FIFA 21 is a game that knows the next generation is here. This year’s installment of the annual soccer franchise has been used to fine tune various elements on the pitch as a new era is set to begin. 

There’s nothing earth shattering about what you’ll experience, but it’s not a game that’s going to turn away those who decide to pick it up. It just may leave you a bit underwhelmed when you aren’t in a match.

Gameplay

Where FIFA 21 shines is with it’s gameplay. There’s not a single “back of the box” new feature that you can point to with the game. Rather, it’s a collection of smaller changes and improvements that pull the whole experience together.

Players no longer have the speed of Hermes no matter who they are. Now, players feel accurate to their attributes on the field. The faster players will blow by the slower defenders whereas the best defensive players will be able to use their positioning to keep the ball in front of them. 

Ball control feels responsive, passing feels authentic, and shooting never leaves me scratching my head. Overall, there’s just a nice and smooth pace to the action both as a whole and individually on the field that pulls it back ahead of its main competitor — Pro Evolution Soccer — for the first time in a few years. 

While I’m sure there are players that have their problems with how the game feels, I’ve found myself enjoying it more and more with each game I play. 

Game Modes

The modes of FIFA 21 have seen little attention as we hit the end of the Xbox One and PlayStation 4 era. 

All the ones you’ve come to expect are here with Career, Volta, Pro Clubs, Ultimate Team, and more returning. None of the aforementioned modes make you jump out of your seat in excitement. However, most are still fun in their own right. 

Career mode is pretty much the same as what it’s been with the addition of a new interactive match sim option. This new feature allows you to now watch a match play out on a 2D pitch a la Football Manager. It adds a nice wrinkle for those who love the off-field depth FIFA 21 offers but don’t always want to play out the games ourselves. That said, you can jump into the action if you want at any time rather than having to back out and start over. 

Training and player development also saw small improvements in the form of allowing you to train players in groups as opposed to assigning a player to a specific training one at a time. The mode’s interface also makes it easy to find what you are looking for and keep track of everything you need for your organization. 

Volta returns after an impressive debut last year, and is pretty much the same thing as a year ago. The gameplay improvements make their way into the mode, but there’s nothing here that takes it to the next level over last year. Even the player customization can use some work as the options, while plentiful, aren’t all that impressive. 

Volta is also where you’ll find the game’s single-player story mode, The Debut. It’s nothing to write home as you find yourself facing various amateur Volta squads with the goal of reaching the Dubai Streets and Icons Championship. It’s your typical EA Sports story that is just the company’s way of getting the most out of the Frostbite Engine in its sports titles. All in all it’s a forgettable, monotonous experience.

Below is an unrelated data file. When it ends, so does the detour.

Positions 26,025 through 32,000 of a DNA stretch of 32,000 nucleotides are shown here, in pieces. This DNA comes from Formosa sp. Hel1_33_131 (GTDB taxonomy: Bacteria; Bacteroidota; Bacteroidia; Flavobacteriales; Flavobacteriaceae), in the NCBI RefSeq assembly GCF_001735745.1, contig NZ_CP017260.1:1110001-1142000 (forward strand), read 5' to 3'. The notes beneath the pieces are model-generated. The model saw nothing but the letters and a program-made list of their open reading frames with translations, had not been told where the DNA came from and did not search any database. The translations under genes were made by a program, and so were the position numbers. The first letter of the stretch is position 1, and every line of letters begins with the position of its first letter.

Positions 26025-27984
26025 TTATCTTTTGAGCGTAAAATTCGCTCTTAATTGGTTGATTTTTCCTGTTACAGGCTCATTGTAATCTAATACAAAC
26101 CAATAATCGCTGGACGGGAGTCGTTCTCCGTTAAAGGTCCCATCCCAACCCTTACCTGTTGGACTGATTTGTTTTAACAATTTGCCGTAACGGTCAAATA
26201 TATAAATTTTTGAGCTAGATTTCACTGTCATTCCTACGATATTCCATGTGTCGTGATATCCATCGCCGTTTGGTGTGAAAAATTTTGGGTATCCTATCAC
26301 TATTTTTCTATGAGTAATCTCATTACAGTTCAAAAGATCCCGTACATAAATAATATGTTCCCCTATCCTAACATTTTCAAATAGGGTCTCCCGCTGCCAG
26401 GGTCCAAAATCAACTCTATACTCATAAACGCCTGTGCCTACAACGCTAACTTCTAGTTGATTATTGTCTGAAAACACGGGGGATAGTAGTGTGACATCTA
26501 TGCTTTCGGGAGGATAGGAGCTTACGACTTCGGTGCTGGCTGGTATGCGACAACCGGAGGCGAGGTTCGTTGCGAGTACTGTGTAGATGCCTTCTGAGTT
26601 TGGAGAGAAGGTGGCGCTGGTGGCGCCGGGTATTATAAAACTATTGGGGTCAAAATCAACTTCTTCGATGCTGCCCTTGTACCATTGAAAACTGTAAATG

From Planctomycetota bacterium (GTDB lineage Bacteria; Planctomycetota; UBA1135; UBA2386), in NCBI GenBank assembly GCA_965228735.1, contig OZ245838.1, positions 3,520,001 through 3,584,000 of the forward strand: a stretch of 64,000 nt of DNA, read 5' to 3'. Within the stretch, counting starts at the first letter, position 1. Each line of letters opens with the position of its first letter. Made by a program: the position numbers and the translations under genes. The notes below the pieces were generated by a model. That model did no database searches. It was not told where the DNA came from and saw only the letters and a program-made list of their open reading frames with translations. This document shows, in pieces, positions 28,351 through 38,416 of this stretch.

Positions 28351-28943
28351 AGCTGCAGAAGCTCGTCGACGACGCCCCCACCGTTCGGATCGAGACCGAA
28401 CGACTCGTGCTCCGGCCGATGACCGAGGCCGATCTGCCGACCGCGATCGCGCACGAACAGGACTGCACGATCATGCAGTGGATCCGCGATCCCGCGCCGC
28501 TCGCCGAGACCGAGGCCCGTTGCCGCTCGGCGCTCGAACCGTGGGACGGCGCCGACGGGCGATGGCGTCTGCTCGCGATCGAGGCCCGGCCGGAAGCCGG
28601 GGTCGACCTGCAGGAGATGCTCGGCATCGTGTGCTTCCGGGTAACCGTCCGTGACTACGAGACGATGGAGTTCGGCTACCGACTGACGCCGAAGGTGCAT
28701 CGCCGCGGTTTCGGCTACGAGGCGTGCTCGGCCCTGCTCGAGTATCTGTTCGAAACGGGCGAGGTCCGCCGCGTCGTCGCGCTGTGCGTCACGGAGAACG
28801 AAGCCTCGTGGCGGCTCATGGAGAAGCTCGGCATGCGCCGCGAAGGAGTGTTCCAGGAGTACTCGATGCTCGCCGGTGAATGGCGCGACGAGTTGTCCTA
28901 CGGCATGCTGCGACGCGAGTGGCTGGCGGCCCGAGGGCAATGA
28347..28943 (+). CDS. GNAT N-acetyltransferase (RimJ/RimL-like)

Ultimate Team remains the same mode it has where those who spend hundreds of dollars on players and card packs get a distinct advantage over those who don’t have the means — or are smart enough not — to spend. It remains reliant on microtransactions to enjoy, and is better off left alone even with the addition of co-op play.

Presentation

As you’d expect, FIFA 21’s presentation is near the top for sports games. The television-style broadcasts set a nice tone of the match at hand while the commentary flows in a way that’s only matched right now by the NBA 2K franchise. 

While the graphics don’t see much of an improvement from last year, they still look good. Player models look great, and the lighting of each authentic stadium adds to the feeling, at times, that you’re watching a live broadcast.

From an animations standpoint, there’s still slight instances of clipping and collision issues, but it’s nothing that the common player will ever really notice.

Verdict

FIFA 21 is a fun soccer experience on the field. It’s a great swan song on the current generation when it comes to the gameplay, and hasn’t felt this good on the pitch in a long time. The problem is — unlike UFC 4 and NHL 21 where a next-gen version isn’t coming this year — because the next-gen version of the game is right around the corner, much wasn’t done about the off-field features to make it feel like a brand new game. 

Enough has been done to keep players interested until the next-gen consoles arrive, but unless you’ve skipped the last couple releases, there’s nothing that screams must-buy this year.


***NOTE: A copy of FIFA 21 for PS4 was provided for the purposes of this review***

  • 9/10
    Gameplay - 9/10
  • 6/10
    Game Modes - 6/10
  • 8/10
    Presentation - 8/10
  • 7/10
    Longevity - 7/10
Overall
7.5/10

Summary

Enough has been done to keep players interested until the next-gen consoles arrive, but unless you’ve skipped the last couple releases, there’s nothing that screams must-buy this year.